Monday, December 31, 2012

NEH Summer Institute Eurasian Studies at Columbia University June 2011

As I was moving offices, going through all of my files, I realized that I never posted on this blog about the

NEH 2011 Summer Institute: America Engages Eurasia at Columbia University 

that I participated in back in June 2011.

As I am preparing for my Moldova Study Abroad course, I am drawing from the materials and resources I was able to obtain while at the institute.

So I thought "better late, than never," and I am posting about this workshop from a year and a half ago!

While at the institute, I participated in seminars all day and worked at the Columbia law library all night, accessing books and materials for my research project.  

The Co-Directors did an amazing job organizing this Institute. 

Each morning we had speakers, who approached the topic from a wide range of disciplines/perspectives. During the working lunches we had the opportunity to get to know fellow Institute scholars, the speakers, or meet with special luncheon guests. Lunch was followed by discussion/panel of discussants on the morning's topics. The Co-Directors had each of our interests/backgrounds/topics constantly in mind -- and during the breaks and over lunch -- they would be scurrying around to scholars, giving them someone's contact information or a book or suggesting one of the guests they should be sure to meet or a library/venue they should be sure to visit. It was truly impressive. The Co-Directors were constantly thinking about ways for each of the scholars to make the most of the Institute and their research time in NYC. Constantly. I very much appreciated the format of the working lunches -- assigning table hosts -- making sure that we each were sitting at different tables every day. Scholars were selected as table hosts pursuant to their research interests and those of the visiting speakers/discussants/luncheon guests for the day. This provided an excellent opportunity to network and to have more extensive discussions about the topics covered during the formal sessions.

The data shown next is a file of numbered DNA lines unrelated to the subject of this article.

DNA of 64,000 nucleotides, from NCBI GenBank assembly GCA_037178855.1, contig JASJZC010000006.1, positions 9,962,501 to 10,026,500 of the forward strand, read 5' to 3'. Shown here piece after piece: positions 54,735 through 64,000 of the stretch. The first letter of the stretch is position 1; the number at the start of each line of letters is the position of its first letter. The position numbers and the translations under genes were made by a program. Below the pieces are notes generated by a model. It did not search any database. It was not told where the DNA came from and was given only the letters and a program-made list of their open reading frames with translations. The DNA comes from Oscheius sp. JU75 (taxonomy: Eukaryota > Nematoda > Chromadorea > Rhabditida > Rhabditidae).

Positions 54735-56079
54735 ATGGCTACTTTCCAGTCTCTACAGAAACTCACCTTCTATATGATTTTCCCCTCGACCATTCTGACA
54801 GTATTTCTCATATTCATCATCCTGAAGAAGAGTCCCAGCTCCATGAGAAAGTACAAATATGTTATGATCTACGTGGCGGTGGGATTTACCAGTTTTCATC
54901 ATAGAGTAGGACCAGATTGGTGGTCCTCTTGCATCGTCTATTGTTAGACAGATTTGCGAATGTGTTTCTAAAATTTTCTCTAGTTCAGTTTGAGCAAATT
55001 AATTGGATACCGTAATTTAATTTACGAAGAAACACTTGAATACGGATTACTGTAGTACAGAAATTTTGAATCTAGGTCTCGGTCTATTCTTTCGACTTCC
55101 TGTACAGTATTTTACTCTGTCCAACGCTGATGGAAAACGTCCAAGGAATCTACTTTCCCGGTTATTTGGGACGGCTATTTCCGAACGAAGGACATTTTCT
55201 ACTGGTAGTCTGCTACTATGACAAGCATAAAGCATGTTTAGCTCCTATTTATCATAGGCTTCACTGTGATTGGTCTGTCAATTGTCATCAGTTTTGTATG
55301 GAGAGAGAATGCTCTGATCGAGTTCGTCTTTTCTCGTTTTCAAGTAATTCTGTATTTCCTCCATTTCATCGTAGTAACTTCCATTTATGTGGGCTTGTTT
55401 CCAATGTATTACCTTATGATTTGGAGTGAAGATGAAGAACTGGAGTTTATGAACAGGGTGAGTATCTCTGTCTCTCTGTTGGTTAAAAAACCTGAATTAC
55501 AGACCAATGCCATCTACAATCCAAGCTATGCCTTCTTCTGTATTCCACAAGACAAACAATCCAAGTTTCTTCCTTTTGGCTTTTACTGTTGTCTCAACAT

I also was impressed by the cohort of scholars selected to participate in the Institute. Such diversity -- from graduate students to Full Professor/Chairs, from all regions of the US, from all kinds of institutions (or no institutional affiliation), from countries in Eurasia and from the US, from a variety of disciplines.... We learned perhaps as much from each other as from the speakers/discussants. I have participated in inter-disciplinary workshops and panels in the past, and sometimes it has been more of a challenge than one might expect to maintain a collegial environment when scholars approach the same topic from different methodological/pedagogical perspectives. Our group always maintained a collegial, friendly, thoughtful dialogue. Everyone showed a great deal of respect for each of the scholars, and each scholar was valued as having something to contribute from his/her perspective/experience.